Note: Please refer to this post for more details and links to other Due South reviews.
"Due South" (Canada/USA, 1994)
Viewed: late May 2010 and early June 2010
Rating: +1 (Loved It)
- 7: Chicago Holiday: Part 1
Ray investigates the death of a prominent figure of the underworld, while Fraser has to watch over a very reluctant daughter of a Canadian diplomat.
- 8: Chicago Holiday: Part 2
Continuation of the story from episode 7.
- 9: A Cop, a Mountie, and a Baby
Ray and Fraser find a baby in Ray’s car.
- 10: Gift of the Wheelman
A gang of bank robbing Santas are double-crossed by one of their own. Fraser and Ray try to solve the case.
- 11: You Must Remember This
Ray falls in love at first sight with a woman who ran him over. Ray tries to track her down while solving a big criminal case she might be involved in.
- 12: A Hawk and a Handsaw
Fraser admits himself into an asylum to find the answers to a murder case.
- 13: An Eye for an Eye
Fraser encourages the elderly to form a neighbourhood watch after a series of muggings on older people in the area. One of the old men tries to seek justice in his own way.
- Fraser in a BDSM club
Just having him in such an establishment was hilarious *grin*
- Ray’s and Fraser’s dead fathers appear
The 10th episode marks the start of the two of them having visions of their dead fathers giving them silly advice.
- Fraser telling psychiatric doctors how he ended up in Chicago
He tells them truthfully what happened and they are immediately convinced of his insanity *grin* It’s a beautiful scene (and yes, Fraser really was chased by “men in white” in the pilot episode lol).
Gradually, as the series evolved, they started turning the tables - it was no longer Ray who always ended up as the butt of the joke. It turned out that making Fraser look ridiculous and having Ray snark at him worked just as well if not better, so the dynamic between them changed. Fraser lost some of his conventionality as a hero and was being mocked a lot more, Ray stopped being just a standard sidekick and at times his cynical approach to crime turned out to be a much more practical one. The dynamic between them became that of partners rather than hero and sidekick. It helped also that by this time Paul Gross and David Marciano had developed a beautiful chemistry and familiarity with each other.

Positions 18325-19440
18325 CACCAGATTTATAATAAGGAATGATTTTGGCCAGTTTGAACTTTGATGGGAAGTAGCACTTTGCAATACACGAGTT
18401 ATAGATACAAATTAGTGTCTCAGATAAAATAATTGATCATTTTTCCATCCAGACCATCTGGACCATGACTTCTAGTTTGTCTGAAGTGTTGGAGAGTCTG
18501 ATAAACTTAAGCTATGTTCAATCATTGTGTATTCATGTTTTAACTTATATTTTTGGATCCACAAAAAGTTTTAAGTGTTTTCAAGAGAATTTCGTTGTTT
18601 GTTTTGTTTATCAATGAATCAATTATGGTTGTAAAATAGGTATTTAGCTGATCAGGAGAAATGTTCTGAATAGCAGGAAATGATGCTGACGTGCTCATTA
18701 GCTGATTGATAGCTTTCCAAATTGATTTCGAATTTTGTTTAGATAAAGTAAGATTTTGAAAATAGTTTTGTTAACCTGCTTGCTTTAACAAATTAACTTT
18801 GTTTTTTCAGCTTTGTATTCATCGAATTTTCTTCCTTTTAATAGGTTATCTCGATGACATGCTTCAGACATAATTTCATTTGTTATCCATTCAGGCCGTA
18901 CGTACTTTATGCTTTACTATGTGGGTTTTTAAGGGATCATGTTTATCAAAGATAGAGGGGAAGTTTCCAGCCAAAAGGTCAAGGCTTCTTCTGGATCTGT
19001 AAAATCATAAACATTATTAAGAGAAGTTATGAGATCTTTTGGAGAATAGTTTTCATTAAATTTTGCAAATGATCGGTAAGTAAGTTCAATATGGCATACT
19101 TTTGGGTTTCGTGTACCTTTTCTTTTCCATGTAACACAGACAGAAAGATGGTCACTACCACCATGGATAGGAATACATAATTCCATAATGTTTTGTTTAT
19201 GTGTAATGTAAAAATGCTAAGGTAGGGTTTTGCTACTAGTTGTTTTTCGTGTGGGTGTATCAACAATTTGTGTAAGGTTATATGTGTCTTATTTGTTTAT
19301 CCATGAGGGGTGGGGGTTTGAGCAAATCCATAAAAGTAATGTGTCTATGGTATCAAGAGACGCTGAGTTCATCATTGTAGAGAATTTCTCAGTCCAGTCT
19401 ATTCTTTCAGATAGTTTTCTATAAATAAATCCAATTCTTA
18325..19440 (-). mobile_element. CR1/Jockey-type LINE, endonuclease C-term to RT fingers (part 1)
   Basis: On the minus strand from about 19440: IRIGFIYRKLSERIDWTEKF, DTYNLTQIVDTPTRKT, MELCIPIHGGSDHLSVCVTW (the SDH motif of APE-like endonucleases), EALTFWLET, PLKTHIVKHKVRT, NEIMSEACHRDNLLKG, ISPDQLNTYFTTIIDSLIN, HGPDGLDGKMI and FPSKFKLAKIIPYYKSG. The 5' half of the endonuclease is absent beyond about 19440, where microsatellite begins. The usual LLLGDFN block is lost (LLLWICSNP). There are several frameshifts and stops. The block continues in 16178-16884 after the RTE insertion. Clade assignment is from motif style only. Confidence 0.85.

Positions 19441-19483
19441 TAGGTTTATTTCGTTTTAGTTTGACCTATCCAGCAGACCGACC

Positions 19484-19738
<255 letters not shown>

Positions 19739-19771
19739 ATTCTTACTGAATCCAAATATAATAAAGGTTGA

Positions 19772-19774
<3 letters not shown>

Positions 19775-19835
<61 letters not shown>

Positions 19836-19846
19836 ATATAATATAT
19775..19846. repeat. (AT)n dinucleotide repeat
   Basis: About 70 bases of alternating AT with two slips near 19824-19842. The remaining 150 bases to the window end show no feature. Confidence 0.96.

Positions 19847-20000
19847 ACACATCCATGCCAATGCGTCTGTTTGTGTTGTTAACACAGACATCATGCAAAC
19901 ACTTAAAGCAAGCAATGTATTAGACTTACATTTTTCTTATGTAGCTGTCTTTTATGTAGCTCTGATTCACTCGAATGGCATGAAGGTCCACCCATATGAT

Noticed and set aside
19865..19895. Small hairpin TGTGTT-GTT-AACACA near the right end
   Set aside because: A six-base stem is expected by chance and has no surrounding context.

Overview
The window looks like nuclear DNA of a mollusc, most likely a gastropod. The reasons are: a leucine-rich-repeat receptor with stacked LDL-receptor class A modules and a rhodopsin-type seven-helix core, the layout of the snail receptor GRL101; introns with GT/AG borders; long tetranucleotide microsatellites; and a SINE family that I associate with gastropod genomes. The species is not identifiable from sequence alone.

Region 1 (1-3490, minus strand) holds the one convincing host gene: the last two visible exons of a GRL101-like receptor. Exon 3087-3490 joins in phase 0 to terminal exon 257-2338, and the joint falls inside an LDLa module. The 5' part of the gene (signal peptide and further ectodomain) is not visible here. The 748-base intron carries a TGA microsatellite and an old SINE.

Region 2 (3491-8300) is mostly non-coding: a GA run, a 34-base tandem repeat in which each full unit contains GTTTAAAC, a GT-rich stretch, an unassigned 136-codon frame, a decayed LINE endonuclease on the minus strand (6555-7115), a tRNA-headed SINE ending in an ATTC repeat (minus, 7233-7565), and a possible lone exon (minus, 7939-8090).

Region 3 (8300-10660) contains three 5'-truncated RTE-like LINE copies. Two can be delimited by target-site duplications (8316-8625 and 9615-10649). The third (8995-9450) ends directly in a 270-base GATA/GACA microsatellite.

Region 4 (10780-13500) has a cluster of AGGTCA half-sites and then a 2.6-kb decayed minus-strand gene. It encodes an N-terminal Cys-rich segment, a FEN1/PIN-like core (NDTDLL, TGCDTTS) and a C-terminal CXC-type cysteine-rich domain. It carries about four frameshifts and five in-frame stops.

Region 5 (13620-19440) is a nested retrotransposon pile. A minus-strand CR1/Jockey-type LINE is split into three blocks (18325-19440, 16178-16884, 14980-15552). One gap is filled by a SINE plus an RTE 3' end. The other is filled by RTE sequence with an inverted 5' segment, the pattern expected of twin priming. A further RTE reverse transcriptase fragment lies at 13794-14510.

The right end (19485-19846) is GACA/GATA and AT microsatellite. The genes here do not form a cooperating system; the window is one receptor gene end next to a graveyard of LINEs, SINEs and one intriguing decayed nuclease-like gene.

The two of them began playing the quirks of their characters more earnestly, which made some of the comic situations absurder. The writers had already started going in the same direction and so the scenarios became progressively absurder as well. Finally, in episode 10 they introduced the concept of Fraser and Ray having visions of their dead fathers giving them impractical advice. To me that was the moment when Due South really started establishing its style. I don’t think any other detective series of the time would have gone with a scenario that was quite that far out there. I remember an episode of MacGyver where MacGyver was helping Merlin and King Arthur, but he hit himself in the head beforehand and the whole thing was a dream :] Due South never tried to explain why Fraser and Ray would talk to thin air and see their dead fathers there. This was just established as part of the convention and for me that’s the attitude that made Due South completely unlike any other series.
It’s also around this time that Paul Gross’s approach to playing Fraser changed. The pilot episode had Fraser as a strong, even slightly macho hero. Some of that vibe changed by episode one, but it was still there, just covered up by the comedy. Eventually, Paul Gross did away with it entirely and fully embraced everything that made Fraser awkward, uncomfortable, vulnerable or just plain ridiculous. IMO this was great as I found Fraser a bit stiff in the early episodes and with that change he really came to life.